The existence of a non-canonical conformation of Fe3+·hTf/2N was postulated some time ago, based on the circumstantial evidence produced by direct monitoring of iron dissociation from this protein by ESI MS.13 It was noticed that ferric ion remained bound to the protein for extended periods of time, as long as no chelating agents were present in solution. Addition of a physiological chelator (citrate) resulted in facile removal of iron from the protein at endosomal pH even when sub-physiological concentration levels of citrate were employed. Increase of the citrate concentration to physiological levels resulted in nearly complete removal of iron from hTf/2N on the time scale of several minutes.13 A suggestion was made that lowering the pH to endosomal levels does induce a transition from the closed to the open conformation, while failing to induce iron dissociation from the latter. In order for this to be accomplished, a chelating agent must compete with the protein, whose association with iron in the open conformation is already compromised due to the inevitable replacement of two (out of four) metal-coordinating residues with weaker surrogate ligands (ubiquitous anions present in solution). This scenario is only possible in the open conformation of hTf/2N, since ferric ion is sequestered from chelating agents in the inter-domain cleft in the closed state of the protein. However, direct evidence of the existence of the non-canonical iron-bound open conformation of transferrin in solution was lacking.
Previously, Mizutani et al. demonstrated that an open state of ovo-transferrin N-lobe can indeed be forced to bind ferric ion.10 However, the mobility of the protein in this case was severely restricted, since it remained in a solid (although highly hydrated) state throughout the entire experiment (iron was introduced to the protein by soaking the apo-protein crystal with concentrated Fe3+- NTA solution). Therefore, the failure of iron-bound protein to assume a canonical (closed) conformation observed by Mizutani et al. is likely to be attributable to the influence of packing forces in the crystal. Likewise, failure of human serum transferrin to adopt a canonical closed conformation upon binding UO22+ reported recently by Vidaud et al. is most likely caused by the steric constrains imposed on the protein by the uranyl cation due to its large physical dimensions.35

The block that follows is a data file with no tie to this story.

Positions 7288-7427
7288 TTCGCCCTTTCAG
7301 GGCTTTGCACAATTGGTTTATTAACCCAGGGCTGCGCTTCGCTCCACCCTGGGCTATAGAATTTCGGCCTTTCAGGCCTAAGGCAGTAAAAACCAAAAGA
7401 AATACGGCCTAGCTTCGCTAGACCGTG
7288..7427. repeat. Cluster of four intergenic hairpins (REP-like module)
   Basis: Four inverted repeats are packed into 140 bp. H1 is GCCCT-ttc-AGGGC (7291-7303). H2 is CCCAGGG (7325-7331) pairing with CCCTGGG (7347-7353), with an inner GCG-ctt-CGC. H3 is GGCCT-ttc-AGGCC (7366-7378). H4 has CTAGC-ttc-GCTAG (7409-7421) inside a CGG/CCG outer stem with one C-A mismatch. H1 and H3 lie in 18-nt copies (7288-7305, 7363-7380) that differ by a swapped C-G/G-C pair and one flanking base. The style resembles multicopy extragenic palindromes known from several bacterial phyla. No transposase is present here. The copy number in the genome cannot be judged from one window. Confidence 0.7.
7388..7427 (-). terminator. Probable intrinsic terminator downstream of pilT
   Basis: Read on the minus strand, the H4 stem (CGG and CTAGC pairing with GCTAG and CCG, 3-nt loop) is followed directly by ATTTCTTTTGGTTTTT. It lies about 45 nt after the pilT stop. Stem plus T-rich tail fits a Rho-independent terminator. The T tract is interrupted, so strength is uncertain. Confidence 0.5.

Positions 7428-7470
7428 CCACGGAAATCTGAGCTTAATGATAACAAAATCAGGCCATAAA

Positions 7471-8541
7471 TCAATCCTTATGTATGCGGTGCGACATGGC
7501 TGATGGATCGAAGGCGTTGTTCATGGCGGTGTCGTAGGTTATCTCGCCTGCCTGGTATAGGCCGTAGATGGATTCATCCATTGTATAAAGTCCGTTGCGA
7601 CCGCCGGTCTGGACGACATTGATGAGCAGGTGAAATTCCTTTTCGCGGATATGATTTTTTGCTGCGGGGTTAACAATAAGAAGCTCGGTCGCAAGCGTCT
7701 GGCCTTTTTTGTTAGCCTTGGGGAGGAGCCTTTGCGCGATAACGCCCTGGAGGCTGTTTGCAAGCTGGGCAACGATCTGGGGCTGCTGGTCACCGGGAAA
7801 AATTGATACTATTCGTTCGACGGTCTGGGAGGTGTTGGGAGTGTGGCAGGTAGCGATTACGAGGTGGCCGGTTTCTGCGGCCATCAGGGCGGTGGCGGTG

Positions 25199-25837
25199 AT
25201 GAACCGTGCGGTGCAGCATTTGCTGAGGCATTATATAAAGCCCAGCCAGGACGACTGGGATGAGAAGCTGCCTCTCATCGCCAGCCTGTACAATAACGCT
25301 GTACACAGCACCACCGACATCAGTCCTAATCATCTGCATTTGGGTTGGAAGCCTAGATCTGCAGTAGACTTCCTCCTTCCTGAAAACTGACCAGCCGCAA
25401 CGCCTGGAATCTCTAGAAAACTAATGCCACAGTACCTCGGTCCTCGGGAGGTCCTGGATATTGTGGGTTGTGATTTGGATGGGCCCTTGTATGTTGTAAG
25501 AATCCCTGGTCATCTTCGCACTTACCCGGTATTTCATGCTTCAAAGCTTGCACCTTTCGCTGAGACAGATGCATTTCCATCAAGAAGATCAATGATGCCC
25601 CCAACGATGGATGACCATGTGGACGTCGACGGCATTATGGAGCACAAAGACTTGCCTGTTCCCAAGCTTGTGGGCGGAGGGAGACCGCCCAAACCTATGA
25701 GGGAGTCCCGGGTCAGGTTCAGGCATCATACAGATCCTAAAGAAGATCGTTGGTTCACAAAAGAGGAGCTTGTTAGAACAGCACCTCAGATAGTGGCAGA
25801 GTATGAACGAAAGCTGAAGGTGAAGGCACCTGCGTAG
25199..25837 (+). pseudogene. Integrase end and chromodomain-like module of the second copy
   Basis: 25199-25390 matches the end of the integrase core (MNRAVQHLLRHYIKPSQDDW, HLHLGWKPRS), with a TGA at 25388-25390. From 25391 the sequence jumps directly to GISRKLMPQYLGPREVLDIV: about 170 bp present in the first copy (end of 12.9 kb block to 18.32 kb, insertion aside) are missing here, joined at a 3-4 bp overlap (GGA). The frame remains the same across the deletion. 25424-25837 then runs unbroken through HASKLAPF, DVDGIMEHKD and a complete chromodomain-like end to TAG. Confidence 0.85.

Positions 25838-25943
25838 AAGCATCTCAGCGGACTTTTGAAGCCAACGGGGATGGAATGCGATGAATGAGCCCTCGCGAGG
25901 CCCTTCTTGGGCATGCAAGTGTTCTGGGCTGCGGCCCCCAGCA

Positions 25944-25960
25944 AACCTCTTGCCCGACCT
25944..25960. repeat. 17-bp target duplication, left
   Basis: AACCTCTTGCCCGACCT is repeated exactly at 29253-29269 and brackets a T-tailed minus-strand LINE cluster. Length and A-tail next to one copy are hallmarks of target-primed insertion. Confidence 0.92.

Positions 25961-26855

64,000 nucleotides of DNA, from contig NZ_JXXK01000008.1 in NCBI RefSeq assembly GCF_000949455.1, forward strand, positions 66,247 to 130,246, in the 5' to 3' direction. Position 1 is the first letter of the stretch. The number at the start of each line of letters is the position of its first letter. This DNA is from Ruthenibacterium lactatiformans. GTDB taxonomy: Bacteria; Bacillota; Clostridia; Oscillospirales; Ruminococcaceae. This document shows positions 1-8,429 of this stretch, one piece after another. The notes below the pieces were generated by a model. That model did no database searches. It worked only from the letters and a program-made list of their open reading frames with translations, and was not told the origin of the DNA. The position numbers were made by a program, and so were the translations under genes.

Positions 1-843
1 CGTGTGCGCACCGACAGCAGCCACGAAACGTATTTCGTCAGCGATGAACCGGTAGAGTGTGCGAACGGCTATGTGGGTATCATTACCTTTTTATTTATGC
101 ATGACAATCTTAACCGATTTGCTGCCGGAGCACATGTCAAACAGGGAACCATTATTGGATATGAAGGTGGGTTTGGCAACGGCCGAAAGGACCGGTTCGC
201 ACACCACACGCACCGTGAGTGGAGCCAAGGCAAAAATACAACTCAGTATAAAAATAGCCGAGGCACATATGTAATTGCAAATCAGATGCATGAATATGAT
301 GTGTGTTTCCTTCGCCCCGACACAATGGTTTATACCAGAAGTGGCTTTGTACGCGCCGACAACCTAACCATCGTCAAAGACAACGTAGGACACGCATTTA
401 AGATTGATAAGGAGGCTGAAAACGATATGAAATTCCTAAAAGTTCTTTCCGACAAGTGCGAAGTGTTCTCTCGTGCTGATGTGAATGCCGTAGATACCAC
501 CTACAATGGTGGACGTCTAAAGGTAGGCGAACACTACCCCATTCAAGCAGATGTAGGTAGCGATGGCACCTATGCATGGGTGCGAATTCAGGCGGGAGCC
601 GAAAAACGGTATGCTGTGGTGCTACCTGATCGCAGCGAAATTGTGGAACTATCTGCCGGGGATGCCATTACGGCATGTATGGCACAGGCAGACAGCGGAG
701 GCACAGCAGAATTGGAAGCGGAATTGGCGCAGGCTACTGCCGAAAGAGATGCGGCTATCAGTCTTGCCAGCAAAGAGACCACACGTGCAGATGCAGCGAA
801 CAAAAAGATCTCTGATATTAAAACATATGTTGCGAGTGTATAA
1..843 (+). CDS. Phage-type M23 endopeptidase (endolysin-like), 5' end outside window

In the present work, the conformation of hTf/2N was not externally constrained in any way, yet the iron-bound protein failed to adopt the canonical closed conformation at endosomal pH. Direct evidence to support the non-canonical state of human serum transferrin N-lobe in solution has very important and wide-ranging implications. First and foremost, it lends strong support to a conformational hopping model as a paradigm describing the large-scale conformational changes accompanying transferrin’s interaction with its metal ion.9 Indeed, transient sampling of the non-canonical conformations postulated in the conformational hopping model (i.e., closed conformation by the apo-protein and open conformation by the holo-protein) provides a plausible mechanism of metal binding to and dissociation from transferrin. While these states are populated only transiently under physiological conditions, it was expected that certain conditions may increase their lifetime in solution, leading to metastable non-canonical states. The open conformation of Fe3+·hTf/2N is one of these non-canonical states, through which both metal binding (at neutral pH) and release (at endosomal pH) is likely to occur. The latter process is facilitated under physiological conditions by chelating agents, while their absence in solution gives rise to metastable Fe3+·hTf/2N existing in the open conformation, as demonstrated by the results of this study.